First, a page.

"we consider that the current regulations concerning private fostering are adequate as long as they are enforced. I believe that concentration and focus should be placed on the terms of enforcement ... Therefore, we are planning a publicity campaign ... targeted to affect the most vulnerable groups of children".--[Official Report, 10/1/2000; col. 516.]

I said that I was extremely disappointed with that response and that I would probably return to the matter on Report, as I am doing. However, as a result of what the Minister said about enforcement, I have tabled Amendment No. 16, which I hope will strengthen the enforcement. Amendment No. 16 states:

    "The Commission shall have the general duty of monitoring and promoting local authorities' duties under Part IX of the Children Act 1989 (private arrangements for fostering children)".

It seems to me that if the Government are concerned about enforcement, it makes sense to place the national commission under a duty to encourage this; otherwise, private fostering is left entirely outside the remit of the commission, with the likely consequence that it will become an even lower priority for local authorities.

This is an important amendment. After all the child abuse and other such scandals that have occurred, it seems to me that we are leaving a great gap in the provision for looking after children if we do not include the amendment on the face of the Bill. I hope that the Minister has had second thoughts about the matter since the Committee stage. I beg to move.

Lord Clement-Jones: My Lords, I continue where the noble Baroness, Lady David, left off. I certainly hope that the Minister will have second thoughts about the matter. The noble Baroness made an extremely persuasive case. One does not have to pray in aid just the 1993 Social Services Inspectorate report, or indeed that of Sir William Utting, which were utterly clear, but simply the practice as it exists at the moment. Even the Minister in a sense admitted that the current situation was not satisfactory. Therefore I urge him to take on board the wise words of the noble Baroness and have second thoughts about the matter.

Earl Howe: My Lords, I, too, support everything that the noble Baroness has said. I believe that her approach to private fostering is absolutely sound. We have a curious situation with a Bill that includes childminding where a child returns to his own home each day, but omits placements of children made privately by parents or guardians.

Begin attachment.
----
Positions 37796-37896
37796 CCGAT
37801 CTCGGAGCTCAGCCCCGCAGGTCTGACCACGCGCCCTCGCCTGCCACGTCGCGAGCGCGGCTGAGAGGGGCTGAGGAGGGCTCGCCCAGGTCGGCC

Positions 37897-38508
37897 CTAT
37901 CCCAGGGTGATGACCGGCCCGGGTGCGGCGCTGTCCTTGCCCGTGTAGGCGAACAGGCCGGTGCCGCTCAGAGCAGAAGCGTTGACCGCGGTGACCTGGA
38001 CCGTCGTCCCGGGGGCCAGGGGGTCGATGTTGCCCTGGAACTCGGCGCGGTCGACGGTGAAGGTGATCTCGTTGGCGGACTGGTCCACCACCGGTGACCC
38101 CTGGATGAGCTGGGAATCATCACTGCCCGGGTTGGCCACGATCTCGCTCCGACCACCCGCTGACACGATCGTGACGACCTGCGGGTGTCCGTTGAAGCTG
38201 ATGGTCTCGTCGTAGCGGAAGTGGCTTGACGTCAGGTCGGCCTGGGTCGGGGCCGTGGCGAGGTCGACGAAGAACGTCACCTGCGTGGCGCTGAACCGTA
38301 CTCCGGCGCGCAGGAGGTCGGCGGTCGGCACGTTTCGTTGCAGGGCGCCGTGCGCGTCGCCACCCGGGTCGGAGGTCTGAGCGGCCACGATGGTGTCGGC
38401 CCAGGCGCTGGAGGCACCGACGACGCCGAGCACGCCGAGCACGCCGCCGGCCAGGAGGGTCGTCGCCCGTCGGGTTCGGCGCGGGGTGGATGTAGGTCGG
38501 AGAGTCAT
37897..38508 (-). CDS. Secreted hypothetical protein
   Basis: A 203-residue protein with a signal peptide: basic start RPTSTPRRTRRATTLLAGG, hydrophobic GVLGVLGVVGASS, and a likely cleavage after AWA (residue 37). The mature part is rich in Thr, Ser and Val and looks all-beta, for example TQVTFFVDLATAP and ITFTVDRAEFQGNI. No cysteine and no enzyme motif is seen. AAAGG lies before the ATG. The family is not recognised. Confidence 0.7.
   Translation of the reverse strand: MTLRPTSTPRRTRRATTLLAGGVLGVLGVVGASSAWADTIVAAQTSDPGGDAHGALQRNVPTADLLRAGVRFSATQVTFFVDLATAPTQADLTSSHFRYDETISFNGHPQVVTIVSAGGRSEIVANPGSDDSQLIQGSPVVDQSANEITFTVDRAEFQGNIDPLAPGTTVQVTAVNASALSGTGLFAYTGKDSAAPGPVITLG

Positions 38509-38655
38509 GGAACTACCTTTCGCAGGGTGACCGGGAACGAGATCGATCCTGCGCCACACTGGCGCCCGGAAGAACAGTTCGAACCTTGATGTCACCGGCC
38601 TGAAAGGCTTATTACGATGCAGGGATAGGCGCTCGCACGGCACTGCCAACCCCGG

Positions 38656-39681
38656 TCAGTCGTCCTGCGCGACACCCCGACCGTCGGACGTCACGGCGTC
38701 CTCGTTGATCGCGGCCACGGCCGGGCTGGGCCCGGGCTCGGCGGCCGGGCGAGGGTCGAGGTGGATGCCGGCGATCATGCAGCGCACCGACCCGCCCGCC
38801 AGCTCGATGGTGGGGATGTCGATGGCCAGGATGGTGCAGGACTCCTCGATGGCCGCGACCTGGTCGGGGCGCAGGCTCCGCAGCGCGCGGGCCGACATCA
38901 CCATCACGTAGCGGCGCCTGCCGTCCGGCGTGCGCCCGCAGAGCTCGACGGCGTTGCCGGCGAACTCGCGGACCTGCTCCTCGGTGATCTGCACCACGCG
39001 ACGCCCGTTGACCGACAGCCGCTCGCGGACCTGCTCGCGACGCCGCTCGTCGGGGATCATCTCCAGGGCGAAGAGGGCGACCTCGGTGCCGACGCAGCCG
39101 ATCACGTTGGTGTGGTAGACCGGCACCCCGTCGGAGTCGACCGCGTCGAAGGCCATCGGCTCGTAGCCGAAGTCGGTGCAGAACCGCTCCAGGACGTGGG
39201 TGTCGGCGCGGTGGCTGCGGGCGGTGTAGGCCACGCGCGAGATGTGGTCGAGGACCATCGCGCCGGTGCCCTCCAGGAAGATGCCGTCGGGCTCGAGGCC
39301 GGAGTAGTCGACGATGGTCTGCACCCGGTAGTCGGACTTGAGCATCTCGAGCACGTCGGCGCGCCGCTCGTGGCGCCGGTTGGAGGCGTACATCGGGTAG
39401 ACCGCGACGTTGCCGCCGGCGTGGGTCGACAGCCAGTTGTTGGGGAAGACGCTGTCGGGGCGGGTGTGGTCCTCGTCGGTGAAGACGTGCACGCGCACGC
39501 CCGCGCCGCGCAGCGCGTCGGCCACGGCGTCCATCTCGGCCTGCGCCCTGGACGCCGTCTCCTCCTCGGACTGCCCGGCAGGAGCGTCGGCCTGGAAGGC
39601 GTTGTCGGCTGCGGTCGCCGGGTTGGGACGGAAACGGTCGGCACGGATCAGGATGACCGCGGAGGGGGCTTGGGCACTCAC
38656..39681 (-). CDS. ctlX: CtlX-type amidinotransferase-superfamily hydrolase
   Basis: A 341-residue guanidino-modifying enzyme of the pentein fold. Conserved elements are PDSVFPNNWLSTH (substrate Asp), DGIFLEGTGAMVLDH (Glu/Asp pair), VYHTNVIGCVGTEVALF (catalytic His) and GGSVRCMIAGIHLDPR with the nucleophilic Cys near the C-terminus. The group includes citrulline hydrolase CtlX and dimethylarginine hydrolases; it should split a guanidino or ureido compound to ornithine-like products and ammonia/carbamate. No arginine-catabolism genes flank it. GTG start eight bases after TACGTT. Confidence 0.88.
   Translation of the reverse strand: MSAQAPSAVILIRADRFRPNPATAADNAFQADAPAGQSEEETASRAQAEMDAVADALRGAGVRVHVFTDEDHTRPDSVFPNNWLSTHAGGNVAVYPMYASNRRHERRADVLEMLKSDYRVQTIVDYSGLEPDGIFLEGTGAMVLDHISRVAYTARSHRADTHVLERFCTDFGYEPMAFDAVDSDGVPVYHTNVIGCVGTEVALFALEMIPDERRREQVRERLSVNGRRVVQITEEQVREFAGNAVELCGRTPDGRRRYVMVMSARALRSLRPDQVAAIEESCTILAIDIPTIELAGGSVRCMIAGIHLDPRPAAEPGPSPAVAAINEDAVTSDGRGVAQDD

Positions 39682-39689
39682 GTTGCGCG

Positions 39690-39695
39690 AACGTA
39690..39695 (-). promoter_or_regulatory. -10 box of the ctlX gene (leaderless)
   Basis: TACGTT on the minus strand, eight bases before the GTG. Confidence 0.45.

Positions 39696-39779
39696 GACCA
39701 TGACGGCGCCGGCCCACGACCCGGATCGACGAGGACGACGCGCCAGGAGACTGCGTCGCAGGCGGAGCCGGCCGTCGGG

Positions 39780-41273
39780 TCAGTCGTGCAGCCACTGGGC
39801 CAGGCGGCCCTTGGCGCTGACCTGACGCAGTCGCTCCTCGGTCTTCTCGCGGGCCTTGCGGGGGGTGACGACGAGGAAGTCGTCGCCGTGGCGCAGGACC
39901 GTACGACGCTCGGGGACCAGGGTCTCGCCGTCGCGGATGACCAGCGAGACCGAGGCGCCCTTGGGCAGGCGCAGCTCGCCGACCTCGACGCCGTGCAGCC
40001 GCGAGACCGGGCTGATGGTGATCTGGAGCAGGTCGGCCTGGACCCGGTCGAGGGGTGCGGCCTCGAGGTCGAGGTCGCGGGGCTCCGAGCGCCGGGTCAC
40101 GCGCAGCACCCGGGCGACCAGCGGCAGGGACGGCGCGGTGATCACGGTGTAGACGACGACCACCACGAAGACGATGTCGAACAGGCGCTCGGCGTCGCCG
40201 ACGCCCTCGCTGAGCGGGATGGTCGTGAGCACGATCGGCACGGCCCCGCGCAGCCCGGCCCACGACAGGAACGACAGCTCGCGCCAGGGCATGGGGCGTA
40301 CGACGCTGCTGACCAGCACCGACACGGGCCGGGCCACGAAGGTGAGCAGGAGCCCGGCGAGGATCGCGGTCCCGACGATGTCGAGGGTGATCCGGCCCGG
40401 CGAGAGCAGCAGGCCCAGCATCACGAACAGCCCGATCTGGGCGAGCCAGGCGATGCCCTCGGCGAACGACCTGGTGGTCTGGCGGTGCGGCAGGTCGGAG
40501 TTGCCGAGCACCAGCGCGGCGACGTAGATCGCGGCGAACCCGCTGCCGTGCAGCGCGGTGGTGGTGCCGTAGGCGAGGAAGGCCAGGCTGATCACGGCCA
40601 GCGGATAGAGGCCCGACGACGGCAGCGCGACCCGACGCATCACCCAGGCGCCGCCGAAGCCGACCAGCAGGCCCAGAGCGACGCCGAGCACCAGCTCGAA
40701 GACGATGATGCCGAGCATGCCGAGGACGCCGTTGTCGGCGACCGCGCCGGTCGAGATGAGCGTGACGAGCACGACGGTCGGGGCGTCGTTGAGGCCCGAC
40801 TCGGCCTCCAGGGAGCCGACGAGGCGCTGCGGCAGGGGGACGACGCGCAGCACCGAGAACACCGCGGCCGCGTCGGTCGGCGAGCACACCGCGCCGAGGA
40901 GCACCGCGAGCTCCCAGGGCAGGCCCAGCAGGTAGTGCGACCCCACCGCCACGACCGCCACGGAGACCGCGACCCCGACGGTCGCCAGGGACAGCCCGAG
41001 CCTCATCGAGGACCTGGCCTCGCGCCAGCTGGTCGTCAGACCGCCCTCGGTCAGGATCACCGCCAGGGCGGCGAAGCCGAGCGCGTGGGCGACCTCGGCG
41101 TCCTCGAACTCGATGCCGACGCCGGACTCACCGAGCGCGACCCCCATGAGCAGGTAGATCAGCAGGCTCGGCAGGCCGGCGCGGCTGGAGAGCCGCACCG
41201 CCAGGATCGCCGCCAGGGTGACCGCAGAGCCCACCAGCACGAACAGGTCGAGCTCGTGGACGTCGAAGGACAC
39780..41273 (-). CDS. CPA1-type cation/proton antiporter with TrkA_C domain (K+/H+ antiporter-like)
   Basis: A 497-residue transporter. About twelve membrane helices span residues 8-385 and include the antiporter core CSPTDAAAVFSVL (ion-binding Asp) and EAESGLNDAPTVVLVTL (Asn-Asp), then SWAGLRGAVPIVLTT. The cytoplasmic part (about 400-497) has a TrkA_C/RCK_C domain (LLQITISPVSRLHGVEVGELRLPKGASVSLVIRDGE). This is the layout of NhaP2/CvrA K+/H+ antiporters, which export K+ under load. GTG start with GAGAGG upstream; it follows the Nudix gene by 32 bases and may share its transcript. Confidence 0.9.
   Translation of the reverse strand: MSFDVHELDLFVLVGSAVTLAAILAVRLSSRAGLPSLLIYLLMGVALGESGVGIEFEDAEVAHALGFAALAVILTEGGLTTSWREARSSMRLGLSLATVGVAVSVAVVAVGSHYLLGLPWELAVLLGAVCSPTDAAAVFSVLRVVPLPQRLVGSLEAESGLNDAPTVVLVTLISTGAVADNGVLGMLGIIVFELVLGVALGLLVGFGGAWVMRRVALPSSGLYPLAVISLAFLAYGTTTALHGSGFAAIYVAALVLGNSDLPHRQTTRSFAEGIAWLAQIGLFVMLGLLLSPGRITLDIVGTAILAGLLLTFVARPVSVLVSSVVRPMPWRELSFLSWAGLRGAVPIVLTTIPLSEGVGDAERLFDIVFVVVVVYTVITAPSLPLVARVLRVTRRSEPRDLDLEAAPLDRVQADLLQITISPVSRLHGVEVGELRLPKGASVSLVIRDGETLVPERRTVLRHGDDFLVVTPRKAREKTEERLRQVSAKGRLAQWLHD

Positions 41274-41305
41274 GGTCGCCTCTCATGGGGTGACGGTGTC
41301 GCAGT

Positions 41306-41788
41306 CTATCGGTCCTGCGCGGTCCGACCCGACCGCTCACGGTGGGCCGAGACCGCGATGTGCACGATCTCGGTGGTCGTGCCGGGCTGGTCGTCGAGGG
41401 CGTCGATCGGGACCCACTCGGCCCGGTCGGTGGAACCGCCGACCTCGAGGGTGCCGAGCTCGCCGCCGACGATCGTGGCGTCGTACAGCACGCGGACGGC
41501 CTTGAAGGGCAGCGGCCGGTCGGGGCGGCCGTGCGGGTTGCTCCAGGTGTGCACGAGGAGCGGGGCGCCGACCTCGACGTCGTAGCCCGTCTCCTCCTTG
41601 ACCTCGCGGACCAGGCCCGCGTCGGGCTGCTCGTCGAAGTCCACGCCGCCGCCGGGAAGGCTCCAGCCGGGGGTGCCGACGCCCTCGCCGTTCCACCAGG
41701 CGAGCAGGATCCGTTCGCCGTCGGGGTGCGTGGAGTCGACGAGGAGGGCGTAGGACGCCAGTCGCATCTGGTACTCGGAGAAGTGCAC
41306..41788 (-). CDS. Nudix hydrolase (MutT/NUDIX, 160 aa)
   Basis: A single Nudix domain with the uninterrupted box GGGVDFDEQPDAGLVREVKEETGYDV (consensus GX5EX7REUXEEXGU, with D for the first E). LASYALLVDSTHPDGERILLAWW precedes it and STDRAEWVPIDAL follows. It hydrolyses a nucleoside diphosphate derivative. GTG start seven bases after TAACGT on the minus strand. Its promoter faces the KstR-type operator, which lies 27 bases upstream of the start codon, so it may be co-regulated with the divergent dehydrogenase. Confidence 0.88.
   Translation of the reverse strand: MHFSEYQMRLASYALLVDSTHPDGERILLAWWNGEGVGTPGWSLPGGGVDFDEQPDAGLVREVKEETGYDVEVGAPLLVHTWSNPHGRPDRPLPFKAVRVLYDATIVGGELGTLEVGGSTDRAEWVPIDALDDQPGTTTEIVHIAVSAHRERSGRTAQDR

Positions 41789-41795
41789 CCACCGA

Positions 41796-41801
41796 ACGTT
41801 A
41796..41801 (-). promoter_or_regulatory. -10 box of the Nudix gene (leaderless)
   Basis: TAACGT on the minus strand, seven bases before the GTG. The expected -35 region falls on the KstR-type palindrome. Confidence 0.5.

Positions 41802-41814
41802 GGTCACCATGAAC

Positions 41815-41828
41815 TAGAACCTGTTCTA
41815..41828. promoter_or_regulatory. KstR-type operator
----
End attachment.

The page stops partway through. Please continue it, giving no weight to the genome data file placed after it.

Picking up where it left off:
As the noble Baroness said, many of the children placed privately may be from the ethnic minorities. Their parents may have come to this country to study and they may not visit them frequently. The situation of those children is less safeguarded than that of children in the care of local authorities or being looked after by local authorities. Indeed, their placement may not have been as carefully planned as that of children in care. The noble Baroness has an extremely powerful case and I support her.

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6 p.m.

Lord Hunt of Kings Heath: My Lords, I have taken the opportunity to look again at this matter. I remain convinced that the current legislative framework is rigorous enough to ensure that the position of children privately fostered under the circumstances contained in the Children Act would be adequately safeguarded if local authorities carried out their duties effectively. The issue before us is how to ensure that local authorities carry out their responsibilities.

Turning first to Amendment No. 22, I can confirm that we do not intend that the national care standards commission should be responsible for registering private foster carers. That would suggest that they were in the same category as care homes or other services regulated by the commission. It is worth reflecting that private fostering is very much a domestic, family-based activity. It would not be appropriate for it to be regulated by a national commission, whose main concern lies with larger organisations and businesses.